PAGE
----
Alllison Barnes

It has been 10 long years since "Shock and Awe" – the opening bombardment of Baghdad – lit up the skies above the Tigris. A decade later, we know far more about the case the Bush administration made to the world to justify its war of choice to overthrow Saddam Hussein. Books like Hubris by David Corn and Michael Isikoff, and British commission and US Senate reports have catalogued the extent to which intelligence was misused to mislead the public. Murray Waas at National Journal is proving himself the best muckraker in Washington: Take his lastest expose, documenting the Bush administration's machinations to cover up what Bush knew, and when Bush knew it, about Iraq's (lack of) WMD programs and also how those lies took the nation to war with Iraq..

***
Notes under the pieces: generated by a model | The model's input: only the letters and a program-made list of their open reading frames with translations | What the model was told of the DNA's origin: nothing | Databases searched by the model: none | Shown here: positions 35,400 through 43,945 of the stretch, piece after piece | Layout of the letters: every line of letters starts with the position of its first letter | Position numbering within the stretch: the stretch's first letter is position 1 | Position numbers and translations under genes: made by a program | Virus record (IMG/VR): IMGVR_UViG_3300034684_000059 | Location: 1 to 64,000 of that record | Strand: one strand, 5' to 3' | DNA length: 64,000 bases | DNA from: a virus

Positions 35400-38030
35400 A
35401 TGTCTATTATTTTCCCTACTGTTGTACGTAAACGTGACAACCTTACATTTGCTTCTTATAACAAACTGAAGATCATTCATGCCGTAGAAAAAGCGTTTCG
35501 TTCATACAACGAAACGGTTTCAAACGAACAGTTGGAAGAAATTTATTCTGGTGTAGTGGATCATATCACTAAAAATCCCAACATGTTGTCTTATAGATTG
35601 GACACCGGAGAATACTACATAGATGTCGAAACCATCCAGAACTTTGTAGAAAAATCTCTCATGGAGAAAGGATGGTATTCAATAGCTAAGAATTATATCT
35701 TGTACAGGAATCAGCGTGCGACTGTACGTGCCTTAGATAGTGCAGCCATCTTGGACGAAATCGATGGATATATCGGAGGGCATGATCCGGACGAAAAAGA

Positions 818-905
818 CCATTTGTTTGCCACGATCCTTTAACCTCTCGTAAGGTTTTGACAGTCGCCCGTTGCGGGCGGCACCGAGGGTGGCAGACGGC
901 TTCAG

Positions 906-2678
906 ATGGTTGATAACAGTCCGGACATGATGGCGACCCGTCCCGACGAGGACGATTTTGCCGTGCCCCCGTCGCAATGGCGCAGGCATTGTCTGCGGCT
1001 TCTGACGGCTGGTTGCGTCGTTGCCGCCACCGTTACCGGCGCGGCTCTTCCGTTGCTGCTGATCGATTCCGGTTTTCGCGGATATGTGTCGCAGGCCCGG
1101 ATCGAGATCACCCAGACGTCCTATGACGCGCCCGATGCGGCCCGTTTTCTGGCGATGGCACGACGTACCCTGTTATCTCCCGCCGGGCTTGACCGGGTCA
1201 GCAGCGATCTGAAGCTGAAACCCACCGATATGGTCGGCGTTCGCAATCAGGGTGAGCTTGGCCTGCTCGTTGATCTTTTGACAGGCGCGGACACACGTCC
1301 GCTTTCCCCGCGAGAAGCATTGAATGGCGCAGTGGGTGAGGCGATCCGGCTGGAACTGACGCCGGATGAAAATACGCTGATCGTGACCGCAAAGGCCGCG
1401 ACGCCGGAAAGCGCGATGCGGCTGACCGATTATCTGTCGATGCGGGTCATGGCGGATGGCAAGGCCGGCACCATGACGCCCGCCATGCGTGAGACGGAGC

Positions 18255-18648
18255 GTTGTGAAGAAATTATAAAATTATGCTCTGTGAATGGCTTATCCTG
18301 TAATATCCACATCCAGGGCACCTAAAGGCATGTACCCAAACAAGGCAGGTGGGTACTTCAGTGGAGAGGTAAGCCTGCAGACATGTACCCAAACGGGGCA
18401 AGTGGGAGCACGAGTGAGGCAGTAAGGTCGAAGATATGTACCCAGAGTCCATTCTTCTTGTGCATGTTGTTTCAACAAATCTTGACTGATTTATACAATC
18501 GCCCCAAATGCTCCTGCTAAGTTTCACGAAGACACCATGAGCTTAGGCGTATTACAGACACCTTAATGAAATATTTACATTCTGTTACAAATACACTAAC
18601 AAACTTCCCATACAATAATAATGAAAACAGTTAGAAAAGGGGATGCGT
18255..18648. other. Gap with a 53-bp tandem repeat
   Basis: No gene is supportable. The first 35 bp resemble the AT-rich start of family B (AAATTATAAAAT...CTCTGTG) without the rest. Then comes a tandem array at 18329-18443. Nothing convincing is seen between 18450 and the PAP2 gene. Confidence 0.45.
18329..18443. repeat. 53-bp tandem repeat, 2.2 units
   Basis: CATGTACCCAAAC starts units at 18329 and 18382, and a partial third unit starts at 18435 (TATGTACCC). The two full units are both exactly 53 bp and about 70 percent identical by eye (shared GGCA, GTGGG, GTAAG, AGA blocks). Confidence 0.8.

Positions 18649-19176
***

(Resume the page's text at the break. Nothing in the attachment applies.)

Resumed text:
"Presidential knowledge was the ball game," says a former official outside the White House who was personally familiar with the damage-control effort. "The mission was to insulate the president. It was about making it appear that he wasn't in the know. You could do that on Niger. You couldn't do that with the aluminum tubes." In the end, however, it almost worked: the nation almost never knew the truth about the lies and manipulations of intelligence leading up to the war with Iraq.